RESEARCH ARTICLE

 

Whole-plant mineral partitioning during the reproductive development of rice (Oryza Sativa L.)

 

Raul A. Sperotto

Centro Universitário UNIVATES, Centro de Ciências Biológicas e da Saúde (CCBS), Programa de Pós-Graduação em Biotecnologia (PPGBiotec). Lajeado, RS 95914-014. Brazil .

Marta W. Vasconcelos

Universidade Católica Portuguesa, CBQF, Laboratório Associado, Escola Superior de Biotecnologia. Rua Arquiteto Lobão Vital, Apartado 2511, Porto 4202-401. Portugal.

Michael A. Grusak

Baylor College of Medicine, USDA/ARS Children’s Nutrition Research Center, Dept. Pediatrics. 1100 Bates Street, Houston, TX 77030. USA

Janette P. Fett

Universidade Federal do Rio Grande do Sul, Centro de Biotecnologia, Dept. Botânica. Caixa Postal 15005, Porto Alegre, RS 91501-970. Brazil

 

Abstract

Minimal information exists on whole-plant dynamics of mineral flow. Understanding these phenomena in a model plant such as rice could help in the development of nutritionally enhanced cultivars. A whole-plant mineral accumulation study was performed in rice (cv. Kitaake), using sequential harvests during reproductive development panicle exertion, grain filling, and full maturity stages in order to characterize mineral accumulation in roots, non-flag leaves, flag leaves, stems/sheaths, and panicles. Partition quotient analysis showed that Fe, Zn, Cu and Ni are preferentially accumulated in roots; Mn and Mg are accumulated in leaves; Mo, Ca, and S in roots and leaves; and K in roots, leaves and stems/sheaths. Correlation analysis indicated that changes in the concentrations of mineral pairs Fe-Mn, K-S, Fe-Ni, Cu-Mg, Mn-Ni, S-Mo, Mn-Ca, and Mn-Mg throughout the reproductive development of rice were positively correlated in all four of the above ground organs evaluated, with Fe-Mn and K-S being positively correlated also in roots, which suggest that root-to-shoot transfer is not driven simply by concentrations in roots. These analyses will serve as a starting point for a more detailed examination of mineral transport and accumulation in rice plants.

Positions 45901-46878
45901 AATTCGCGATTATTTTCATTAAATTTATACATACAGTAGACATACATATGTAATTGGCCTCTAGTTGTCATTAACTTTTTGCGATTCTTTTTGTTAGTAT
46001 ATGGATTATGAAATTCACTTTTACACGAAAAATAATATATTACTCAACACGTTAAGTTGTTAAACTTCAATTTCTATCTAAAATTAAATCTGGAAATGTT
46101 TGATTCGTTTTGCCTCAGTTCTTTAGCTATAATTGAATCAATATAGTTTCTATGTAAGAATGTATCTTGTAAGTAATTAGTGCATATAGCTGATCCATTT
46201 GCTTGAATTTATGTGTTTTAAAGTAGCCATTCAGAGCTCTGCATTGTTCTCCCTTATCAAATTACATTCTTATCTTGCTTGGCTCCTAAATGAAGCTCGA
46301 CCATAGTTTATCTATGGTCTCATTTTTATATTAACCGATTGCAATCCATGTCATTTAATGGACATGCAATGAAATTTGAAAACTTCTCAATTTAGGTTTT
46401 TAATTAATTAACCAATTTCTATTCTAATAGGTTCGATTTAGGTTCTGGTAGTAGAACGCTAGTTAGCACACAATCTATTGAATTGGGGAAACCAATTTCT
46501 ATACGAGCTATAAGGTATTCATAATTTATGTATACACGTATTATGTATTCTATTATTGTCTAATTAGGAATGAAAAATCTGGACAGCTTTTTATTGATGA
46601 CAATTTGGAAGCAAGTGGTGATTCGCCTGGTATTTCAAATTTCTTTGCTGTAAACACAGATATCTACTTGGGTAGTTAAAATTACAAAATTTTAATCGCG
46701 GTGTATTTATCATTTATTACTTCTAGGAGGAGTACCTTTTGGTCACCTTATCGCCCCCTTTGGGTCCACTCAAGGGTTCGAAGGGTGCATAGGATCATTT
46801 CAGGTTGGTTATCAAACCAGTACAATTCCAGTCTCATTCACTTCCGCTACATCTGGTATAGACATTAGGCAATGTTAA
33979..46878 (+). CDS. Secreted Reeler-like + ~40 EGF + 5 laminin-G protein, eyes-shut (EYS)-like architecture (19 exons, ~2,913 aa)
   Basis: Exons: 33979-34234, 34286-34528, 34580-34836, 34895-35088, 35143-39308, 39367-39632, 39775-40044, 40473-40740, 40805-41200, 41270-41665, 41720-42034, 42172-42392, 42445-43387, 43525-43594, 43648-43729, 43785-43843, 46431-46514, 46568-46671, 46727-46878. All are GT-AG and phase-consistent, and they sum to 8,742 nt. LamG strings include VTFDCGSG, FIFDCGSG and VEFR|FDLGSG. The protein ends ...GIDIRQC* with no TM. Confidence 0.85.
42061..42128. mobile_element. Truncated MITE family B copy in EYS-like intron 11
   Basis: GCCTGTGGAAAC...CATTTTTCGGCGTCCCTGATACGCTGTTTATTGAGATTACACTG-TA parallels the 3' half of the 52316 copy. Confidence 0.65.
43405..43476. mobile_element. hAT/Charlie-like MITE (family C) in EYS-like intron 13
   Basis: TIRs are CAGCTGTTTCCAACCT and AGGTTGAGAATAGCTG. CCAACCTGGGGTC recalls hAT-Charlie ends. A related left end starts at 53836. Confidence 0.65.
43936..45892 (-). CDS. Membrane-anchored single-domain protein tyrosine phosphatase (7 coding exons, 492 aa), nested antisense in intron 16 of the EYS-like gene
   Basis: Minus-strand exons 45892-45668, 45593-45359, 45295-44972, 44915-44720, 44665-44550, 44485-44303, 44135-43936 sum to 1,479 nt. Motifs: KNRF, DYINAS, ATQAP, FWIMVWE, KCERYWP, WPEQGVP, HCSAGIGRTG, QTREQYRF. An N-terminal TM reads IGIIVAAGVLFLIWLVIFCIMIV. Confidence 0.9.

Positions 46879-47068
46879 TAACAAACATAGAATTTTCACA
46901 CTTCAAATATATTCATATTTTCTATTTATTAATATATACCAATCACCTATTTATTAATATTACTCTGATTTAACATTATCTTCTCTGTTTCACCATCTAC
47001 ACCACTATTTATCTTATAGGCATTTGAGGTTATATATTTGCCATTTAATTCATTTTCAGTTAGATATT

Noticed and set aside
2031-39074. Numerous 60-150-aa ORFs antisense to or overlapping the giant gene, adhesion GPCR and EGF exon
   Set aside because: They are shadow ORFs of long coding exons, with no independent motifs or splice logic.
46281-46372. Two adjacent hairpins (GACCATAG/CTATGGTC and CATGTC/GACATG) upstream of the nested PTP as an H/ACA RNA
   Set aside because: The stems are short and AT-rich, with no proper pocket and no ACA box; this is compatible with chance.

Additional key words: elemental analysis; mineral flow; correlation analysis; panicle exertion; grain filling; full maturity.

Abbreviations used: FM (full maturity); GF (grain filling); ICP-OES (inductively coupled plasma optical emission spectroscopy); PE (panicle exertion); PQ (partition quotient).

Authors’ contributions: Conceived and designed the experiments: RAS, MWV, MAG and JPF. Performed the experiments; acquisition, analysis, or interpretation of data: RAS and MWV. Wrote the paper: RAS. Supervised the work: MAG and JPF.

Citation: Sperotto, R. A.; Vasconcelos, M. W.; Grusak, M. A.; Fett, J. P. (2017). Whole-plant mineral partitioning during the reproductive development of rice (Oryza sativa L.). Spanish Journal of Agricultural Research, Volume 15, Issue 2, e0802. https://doi.org/10.5424/sjar/2017152-10332

Supplementary material (Table S1) accompanies the paper on SJAR’s website

Received: 14 Aug 2016. Accepted: 09 May 2017

Copyright © 2017 INIA. This is an open access article distributed under the terms of the Creative Commons Attribution (CC-by) Spain 3.0 License.

Funding: HarvestPlus (Agreement 6005-05); Conselho Nacional de Desenvolvimento Científico e Tecnológico (CNPq) and Coordenação de Aperfeiçoamento de Pessoal de Nível Superior (CAPES) to JPF; and USDA-ARS (Agreement 58-6250-0-008) to MAG.

Competing interests: The authors have declared that no competing interests exist. The contents of this publication do not necessarily reflect the views or policies of the US Department of Agriculture, nor does mention of trade names, commercial products, or organizations imply endorsement by the US Government.